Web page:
JOURNAL ARTICLE

The HEART study: a real-world experience using the CID Chrono Carbostent in primary and rescue PCI

Antonio Maria Leone, Gregory Angelo Sgueglia, Italo Porto, Giampaolo Niccoli, Francesco Burzotta, Carlo Trani, Alberto Ranieri De Caterina, Antonino Buffon, Mario Attilio Mazzari, Rocco Mongiardo, Antonio Giuseppe Rebuzzi, Filippo Crea
Journal of Cardiovascular Medicine 2012, 13 (12): 775-82
22048665

BACKGROUND: Chrono Carbostent (CID, Saluggia, Italy) is characterized by a peculiar coating with Carbofilm which could reduce the risk of thrombosis as compared to other bare metal stents (BMS). This feature should be particularly useful in the setting of primary or rescue percutaneous coronary intervention (PCI) in patients with ST-segment elevation myocardial infarction (STEMI).

METHODS: We tested the efficacy and safety of this stent in patients with STEMI undergoing primary or rescue PCI. Inclusion criteria included the diagnosis of STEMI, a coronary anatomy suitable for stenting and no contraindications to dual antiplatelet therapy for at least 1 month. The primary endpoint was the composite of the following major adverse cardiac events (MACEs) at 12 months: death, recurrence of myocardial infarction and target vessel revascularization.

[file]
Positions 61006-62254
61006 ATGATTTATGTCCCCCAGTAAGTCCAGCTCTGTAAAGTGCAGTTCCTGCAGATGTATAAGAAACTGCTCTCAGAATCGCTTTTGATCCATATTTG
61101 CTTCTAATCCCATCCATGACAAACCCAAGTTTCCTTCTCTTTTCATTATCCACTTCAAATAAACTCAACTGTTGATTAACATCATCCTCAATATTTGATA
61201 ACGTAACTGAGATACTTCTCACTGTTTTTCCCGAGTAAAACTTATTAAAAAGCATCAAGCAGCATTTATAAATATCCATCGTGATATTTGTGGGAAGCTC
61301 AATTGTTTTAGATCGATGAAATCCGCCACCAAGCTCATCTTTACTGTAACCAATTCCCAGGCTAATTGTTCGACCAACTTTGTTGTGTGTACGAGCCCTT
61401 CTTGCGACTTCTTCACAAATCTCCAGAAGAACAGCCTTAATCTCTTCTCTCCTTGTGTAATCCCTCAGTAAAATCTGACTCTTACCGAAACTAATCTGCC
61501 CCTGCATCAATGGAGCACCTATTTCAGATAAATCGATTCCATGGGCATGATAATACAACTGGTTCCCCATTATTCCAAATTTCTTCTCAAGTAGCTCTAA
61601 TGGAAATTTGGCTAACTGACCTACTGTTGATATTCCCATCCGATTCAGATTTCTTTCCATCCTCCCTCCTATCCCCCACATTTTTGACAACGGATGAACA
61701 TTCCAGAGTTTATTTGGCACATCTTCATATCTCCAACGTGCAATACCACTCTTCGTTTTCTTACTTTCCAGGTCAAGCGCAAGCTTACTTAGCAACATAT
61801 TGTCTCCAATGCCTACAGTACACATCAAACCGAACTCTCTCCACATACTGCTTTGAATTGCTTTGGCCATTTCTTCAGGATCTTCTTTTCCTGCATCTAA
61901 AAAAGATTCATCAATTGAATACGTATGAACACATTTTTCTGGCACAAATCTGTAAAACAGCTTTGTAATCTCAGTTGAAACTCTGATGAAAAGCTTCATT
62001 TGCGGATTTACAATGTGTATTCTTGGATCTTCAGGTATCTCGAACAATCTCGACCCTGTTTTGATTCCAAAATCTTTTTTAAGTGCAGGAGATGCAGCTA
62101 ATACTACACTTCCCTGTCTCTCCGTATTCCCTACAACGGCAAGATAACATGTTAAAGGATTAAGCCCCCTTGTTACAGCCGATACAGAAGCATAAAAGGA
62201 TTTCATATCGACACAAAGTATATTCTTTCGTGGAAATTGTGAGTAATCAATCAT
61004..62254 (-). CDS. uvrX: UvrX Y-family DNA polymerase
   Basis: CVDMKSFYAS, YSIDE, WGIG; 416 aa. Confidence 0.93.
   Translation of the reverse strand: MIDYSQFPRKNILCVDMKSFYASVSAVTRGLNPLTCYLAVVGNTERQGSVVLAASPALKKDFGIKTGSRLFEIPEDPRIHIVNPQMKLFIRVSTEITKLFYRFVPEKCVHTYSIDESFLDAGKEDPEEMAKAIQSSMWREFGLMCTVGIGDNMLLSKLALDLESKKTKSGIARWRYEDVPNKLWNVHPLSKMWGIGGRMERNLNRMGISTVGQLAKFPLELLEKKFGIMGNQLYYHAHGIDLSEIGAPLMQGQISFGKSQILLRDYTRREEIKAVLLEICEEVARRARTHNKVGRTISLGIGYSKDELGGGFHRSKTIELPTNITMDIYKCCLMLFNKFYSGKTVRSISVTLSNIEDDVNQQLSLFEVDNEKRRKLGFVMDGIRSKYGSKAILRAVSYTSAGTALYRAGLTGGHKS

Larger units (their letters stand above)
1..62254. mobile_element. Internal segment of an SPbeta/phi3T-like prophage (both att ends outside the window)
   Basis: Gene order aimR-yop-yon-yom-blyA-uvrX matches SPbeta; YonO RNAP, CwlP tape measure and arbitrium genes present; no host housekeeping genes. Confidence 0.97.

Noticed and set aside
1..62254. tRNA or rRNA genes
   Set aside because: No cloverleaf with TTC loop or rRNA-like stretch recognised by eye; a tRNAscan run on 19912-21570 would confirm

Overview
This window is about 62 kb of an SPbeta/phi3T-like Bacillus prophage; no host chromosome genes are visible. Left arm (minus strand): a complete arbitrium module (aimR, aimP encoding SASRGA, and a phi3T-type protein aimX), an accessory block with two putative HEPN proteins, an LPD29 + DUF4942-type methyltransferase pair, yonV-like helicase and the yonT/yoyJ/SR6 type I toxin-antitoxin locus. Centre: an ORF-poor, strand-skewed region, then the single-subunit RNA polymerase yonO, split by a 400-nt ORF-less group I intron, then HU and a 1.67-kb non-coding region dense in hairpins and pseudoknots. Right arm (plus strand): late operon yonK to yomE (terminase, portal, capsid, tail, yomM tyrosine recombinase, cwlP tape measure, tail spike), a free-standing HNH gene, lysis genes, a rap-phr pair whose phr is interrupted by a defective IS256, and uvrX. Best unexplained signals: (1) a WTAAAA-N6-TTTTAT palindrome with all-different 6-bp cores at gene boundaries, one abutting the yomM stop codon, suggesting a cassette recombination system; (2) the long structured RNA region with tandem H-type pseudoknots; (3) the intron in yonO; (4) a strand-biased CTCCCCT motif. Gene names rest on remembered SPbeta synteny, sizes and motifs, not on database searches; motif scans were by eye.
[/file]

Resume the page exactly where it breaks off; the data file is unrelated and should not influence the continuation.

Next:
RESULTS: One hundred and seven STEMI patients treated with Chrono Carbostent implantation were enrolled. Eighty-three (77%) patients underwent primary and 24 (23%) rescue PCI. A total of 148 stents were successfully implanted. Cardiogenic shock was present in 12 (11%) patients and in-hospital mortality was 6.5%. Cumulatively, the rate of MACEs at 12 months was 17.7% (deaths 7.4%, target lesion revascularization 9.3%).

CONCLUSIONS: In unselected patients with STEMI treated by urgent PCI, the Chrono Carbostent showed a low rate of events in those patients surviving the acute phase of myocardial infarction. Unfortunately, and especially for patients in cardiogenic shock, survival continued to be relatively independent of interventional treatment, even when successfully completed, thus strictly linking prognosis of STEMI to severity of clinical presentation.

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